This imagination of existential risk from AI prompts research agendas to evaluate the feasibility of ‘runaway’ artificial intelligence, estimate timelines for when superintelligence may arise, and explore ways in which superintelligent AI align with human values and goals (Chalmers, 2010; Sotala, 2017; Goertzel & Pitt, 2014). The (largely North led) agenda setting has material implications in terms of which problems are studied, with the limited funding and resources available. However, not only are southern populations more vulnerable to ‘existential’ risk (in part because of their post-colonial contexts), but North-led development of AI perpetuates extractive patterns that exacerbate these vulnerabilities.
Popular imaginations of existential risks lean towards one-hit knock-outs, like asteroids and nuclear apocalypses; but these are truly only a subset of all existential risks. A fuller conception of these risks would include ‘existentially adverse outcomes’ (and not simply the rise of existential hazards, like superintelligence or asteroids) that arise from other events, or from the interaction of indirect, socially, and culturally mediated factors which might cumulatively pose existential risk (Liu et al, 2020). This assessment acknowledges that different societies have differing degrees of vulnerabilities and exposure to threats and hazards. The vulnerabilities, and the degree of exposure, and not just the nature of the threat determine what constitutes an existential risk. Current conceptions of AI existential risk therefore under-appreciate the relevance of unequal exposures and vulnerabilities between the North and South, which can give rise to existential risks not originating from world-destroying superintelligent AI.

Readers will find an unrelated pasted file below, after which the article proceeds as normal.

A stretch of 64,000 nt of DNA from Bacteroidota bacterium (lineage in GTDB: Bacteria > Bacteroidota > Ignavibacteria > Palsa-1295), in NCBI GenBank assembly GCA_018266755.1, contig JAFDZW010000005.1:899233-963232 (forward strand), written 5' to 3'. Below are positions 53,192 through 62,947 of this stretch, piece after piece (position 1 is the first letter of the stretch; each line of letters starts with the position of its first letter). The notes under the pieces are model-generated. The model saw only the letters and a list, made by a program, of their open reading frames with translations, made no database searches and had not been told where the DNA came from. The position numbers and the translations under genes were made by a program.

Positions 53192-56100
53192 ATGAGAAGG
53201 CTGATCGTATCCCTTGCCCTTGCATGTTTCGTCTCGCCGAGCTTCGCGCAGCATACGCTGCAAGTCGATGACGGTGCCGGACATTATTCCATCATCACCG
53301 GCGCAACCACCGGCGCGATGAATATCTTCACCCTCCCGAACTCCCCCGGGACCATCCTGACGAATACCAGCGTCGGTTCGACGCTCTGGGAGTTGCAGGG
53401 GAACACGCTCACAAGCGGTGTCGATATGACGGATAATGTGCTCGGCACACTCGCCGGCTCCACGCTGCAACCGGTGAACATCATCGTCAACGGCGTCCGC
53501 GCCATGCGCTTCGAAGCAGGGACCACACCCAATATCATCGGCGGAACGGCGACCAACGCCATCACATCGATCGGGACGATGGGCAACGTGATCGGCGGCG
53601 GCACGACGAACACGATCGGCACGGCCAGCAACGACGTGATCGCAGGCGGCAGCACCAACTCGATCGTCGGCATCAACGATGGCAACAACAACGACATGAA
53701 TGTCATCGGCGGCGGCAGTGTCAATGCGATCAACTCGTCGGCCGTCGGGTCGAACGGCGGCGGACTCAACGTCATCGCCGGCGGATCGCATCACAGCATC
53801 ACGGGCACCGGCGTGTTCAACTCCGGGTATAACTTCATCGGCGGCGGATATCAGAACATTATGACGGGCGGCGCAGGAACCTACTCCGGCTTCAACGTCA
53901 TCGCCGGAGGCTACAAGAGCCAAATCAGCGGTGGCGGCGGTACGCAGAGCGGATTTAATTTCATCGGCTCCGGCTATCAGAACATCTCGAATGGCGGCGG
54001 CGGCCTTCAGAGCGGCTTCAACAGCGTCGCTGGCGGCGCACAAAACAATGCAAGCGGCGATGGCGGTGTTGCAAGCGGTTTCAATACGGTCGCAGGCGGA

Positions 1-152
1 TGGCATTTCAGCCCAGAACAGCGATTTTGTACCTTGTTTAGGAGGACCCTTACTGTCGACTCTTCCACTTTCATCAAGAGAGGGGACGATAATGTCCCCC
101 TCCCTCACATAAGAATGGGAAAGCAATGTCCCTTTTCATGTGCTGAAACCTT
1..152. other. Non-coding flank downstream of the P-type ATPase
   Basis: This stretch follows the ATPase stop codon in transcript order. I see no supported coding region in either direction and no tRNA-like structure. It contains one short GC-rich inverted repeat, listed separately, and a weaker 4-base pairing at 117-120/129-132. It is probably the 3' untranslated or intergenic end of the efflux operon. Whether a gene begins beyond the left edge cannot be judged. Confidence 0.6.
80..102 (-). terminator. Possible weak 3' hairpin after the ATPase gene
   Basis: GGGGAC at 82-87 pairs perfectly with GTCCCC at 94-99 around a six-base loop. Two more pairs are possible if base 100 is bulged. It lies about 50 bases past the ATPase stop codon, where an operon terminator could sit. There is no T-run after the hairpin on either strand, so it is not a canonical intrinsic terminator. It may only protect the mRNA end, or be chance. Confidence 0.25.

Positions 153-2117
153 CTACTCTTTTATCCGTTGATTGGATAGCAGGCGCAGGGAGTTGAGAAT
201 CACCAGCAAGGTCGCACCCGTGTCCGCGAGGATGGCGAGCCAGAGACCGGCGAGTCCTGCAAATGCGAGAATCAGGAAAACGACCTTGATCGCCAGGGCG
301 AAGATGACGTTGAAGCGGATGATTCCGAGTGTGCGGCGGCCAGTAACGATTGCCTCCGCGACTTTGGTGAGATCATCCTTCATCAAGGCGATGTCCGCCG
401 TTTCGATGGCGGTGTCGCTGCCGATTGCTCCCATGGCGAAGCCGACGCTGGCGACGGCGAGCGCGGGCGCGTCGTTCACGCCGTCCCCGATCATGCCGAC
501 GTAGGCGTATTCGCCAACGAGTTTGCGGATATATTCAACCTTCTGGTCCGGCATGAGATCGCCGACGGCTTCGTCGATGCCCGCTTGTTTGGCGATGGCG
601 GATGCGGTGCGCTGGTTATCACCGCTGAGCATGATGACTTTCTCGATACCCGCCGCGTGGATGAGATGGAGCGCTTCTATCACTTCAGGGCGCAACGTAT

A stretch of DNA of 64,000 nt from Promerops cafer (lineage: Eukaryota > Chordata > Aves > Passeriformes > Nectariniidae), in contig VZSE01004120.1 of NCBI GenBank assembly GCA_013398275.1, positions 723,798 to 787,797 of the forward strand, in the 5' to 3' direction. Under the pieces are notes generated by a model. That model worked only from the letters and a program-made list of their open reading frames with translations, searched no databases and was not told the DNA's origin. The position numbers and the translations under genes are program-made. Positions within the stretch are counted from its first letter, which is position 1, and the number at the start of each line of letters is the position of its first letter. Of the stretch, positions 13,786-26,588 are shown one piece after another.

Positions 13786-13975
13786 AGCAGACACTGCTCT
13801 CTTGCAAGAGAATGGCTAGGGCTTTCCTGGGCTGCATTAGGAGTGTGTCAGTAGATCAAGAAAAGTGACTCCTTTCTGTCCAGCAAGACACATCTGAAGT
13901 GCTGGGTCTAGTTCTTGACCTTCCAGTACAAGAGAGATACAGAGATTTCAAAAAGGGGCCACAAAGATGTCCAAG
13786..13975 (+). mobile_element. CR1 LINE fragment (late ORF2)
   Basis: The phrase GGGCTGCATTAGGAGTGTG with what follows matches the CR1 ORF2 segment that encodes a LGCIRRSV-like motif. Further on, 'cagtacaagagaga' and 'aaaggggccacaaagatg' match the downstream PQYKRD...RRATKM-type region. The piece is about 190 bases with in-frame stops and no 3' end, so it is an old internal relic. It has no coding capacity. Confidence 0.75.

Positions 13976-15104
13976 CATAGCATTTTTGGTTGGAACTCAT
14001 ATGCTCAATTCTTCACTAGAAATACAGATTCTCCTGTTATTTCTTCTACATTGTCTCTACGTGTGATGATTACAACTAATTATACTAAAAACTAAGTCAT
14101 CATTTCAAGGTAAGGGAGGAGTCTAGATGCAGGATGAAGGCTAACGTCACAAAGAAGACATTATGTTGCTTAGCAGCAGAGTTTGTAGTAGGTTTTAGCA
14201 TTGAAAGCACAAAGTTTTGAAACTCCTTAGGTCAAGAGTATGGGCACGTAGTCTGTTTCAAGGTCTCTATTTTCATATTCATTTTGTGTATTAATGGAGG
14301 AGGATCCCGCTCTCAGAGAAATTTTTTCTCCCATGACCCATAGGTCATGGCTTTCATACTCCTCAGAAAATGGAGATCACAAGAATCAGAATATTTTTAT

While many argue that there should be more focus on future existential risks, we propose that the risks posed by AI to the Global South, in the present and near-future, merit greater concern. So, how is AI generating existential hazards for vulnerable populations in the Global South?
Military risks: The first and most apparent example is in the use of (partially) lethal autonomous weapons systems (“LAWS”), which are predominantly operated by the Global North against Global South populations. The use of LAWS by both Israel and the United States throughout regions in the Middle East, Northern Africa, as well as the Horn of Africa are well documented (Garcia, 2019). Likewise, LAWS and their operators have well-documented error rates, and result in killings of indigenous populations (Garcia, 2019). Most recently, a report from the UN Panel of Experts on Libya noted that LAWS with ‘fire, forget, and find’ capabilities were deployed in Libya against retreating forces and logistic convoys (UN, 2021; Cramer, 2021).